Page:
FDR’s administration may have been the first to militarize the tax collection agency, but it was not the last. John F. Kennedy established a “Ideological Organizations Audit Projectwithin the IRS to target its conservative political critics. Richard Nixon infamously used the tax agency as a political hitman against prominent Democrats. The continued misuse of tax information is clear from the Time history on the issue under the Bush Sr. administration as well as the Obama-era scandal mistreatment of Tea Party groups and, more recently, the ProPublica leak.
So the use of tax data by ProPublica and its source to make a political point isn’t exactly groundbreaking. Some of the agents and politicians who have armed the IRS in the past intended to make the world a better place through their lights, or at least only hurt the people and organizations they were convinced were bad. And leaks from government agencies often result in beneficial ends. Where would we be without Daniel Ellsberg’s copies of the Pentagon Papers, Mark Felt’s role as “Deep Throat” in the Watergate scandal, or Edward Snowden’s revelations about government surveillance?
But the IRS leaks are not war plans, abuses of power, or political ploys; it is sensitive and private financial information that we are obligated to hand over to government officials. We have no choice but to fill out our tax forms even though we know that federal employees who receive our information have a habit of misusing this data for their own purposes and to our detriment.
And political goals are objectively not good justifications for invading people’s financial privacy. Andrew Moylan and Andrew Wilford of the National Taxpayers Union Foundation cautioned Raison that ProPublica’s use of the data was “misleading and sure to lead to misguided policy.” On the most charitable interpretation, this indicates a biased misuse of sensitive private information.
Not that the tax authorities necessarily care. History suggests that the IRS leaks have minimal consequences for the agency.
“The Inspector General of the Treasury of the Tax Administration (TIGTA) had previously issued an audit report in September 2006 on the IRS Privacy Office and found that the IRS was not complying with legislative privacy requirements,” TIGTA reported in 2013. “Despite its commitment to privacy and the improvements made by our previous review, the IRS continues to face challenges in meeting legislative privacy requirements.”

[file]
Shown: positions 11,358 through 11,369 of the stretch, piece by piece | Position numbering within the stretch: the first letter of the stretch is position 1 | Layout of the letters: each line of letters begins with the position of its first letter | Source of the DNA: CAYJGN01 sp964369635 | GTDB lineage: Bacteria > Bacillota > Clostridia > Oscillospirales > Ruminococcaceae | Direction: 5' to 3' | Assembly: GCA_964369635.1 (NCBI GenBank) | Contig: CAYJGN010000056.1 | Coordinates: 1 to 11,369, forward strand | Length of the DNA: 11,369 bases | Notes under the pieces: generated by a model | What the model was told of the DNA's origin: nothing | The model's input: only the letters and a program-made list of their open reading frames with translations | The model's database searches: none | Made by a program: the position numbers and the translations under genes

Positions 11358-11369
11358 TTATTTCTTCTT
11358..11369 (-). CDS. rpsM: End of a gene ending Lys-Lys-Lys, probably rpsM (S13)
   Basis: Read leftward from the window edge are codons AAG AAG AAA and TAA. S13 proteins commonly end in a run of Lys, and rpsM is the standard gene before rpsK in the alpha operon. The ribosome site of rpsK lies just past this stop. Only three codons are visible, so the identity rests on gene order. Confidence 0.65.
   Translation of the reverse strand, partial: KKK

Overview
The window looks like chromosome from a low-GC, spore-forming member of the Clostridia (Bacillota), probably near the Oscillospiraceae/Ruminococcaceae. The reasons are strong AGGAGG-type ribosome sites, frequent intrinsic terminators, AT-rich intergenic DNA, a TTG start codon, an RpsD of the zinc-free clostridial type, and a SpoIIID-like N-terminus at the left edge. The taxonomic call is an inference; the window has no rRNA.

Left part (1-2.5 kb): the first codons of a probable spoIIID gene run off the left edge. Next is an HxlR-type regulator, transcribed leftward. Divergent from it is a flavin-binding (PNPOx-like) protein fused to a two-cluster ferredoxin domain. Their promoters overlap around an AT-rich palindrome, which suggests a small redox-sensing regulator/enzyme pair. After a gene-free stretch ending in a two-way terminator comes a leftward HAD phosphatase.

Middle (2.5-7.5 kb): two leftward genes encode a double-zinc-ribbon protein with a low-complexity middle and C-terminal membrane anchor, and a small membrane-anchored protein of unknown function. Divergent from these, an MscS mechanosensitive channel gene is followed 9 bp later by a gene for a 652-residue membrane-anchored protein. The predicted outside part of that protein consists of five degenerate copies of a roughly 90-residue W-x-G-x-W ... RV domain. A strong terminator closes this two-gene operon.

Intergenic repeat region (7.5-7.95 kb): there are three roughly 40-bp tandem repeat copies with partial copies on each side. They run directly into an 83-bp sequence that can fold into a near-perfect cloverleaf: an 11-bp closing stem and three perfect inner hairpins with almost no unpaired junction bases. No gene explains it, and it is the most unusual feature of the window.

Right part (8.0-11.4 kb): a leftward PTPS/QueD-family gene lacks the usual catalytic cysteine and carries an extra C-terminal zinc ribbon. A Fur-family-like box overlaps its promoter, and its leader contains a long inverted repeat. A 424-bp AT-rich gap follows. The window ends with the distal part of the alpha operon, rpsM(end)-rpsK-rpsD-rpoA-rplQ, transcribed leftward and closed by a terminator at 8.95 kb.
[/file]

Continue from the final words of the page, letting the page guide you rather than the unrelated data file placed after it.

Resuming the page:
And here we are in 2022 with, apparently, still plenty of room for improvement after decades of abuse of privacy by tax collectors and slap on the wrist by their watchdogs. Almost a year after ProPublica’s initial story, and after Treasury Secretary Janet Yellen promised “to get to the bottom of this criminal activity“, the federal government still claims to have no idea who leaked the data. “There have been no arrests or official clues as to how the wall of secrecy surrounding the tax records was breached; it is unclear whether the IRS found or closed any security vulnerabilities,” reports the the wall street journal.
Many of us complain about the bite the government is taking on our paychecks. But what is even more pernicious is that the information tax collectors force us to give up is likely to be used against us by politicians, government officials and activists who consider the details of our finances as tools to achieve their goals. The IRS is not only a powerful federal agency, it is a weapon against the public.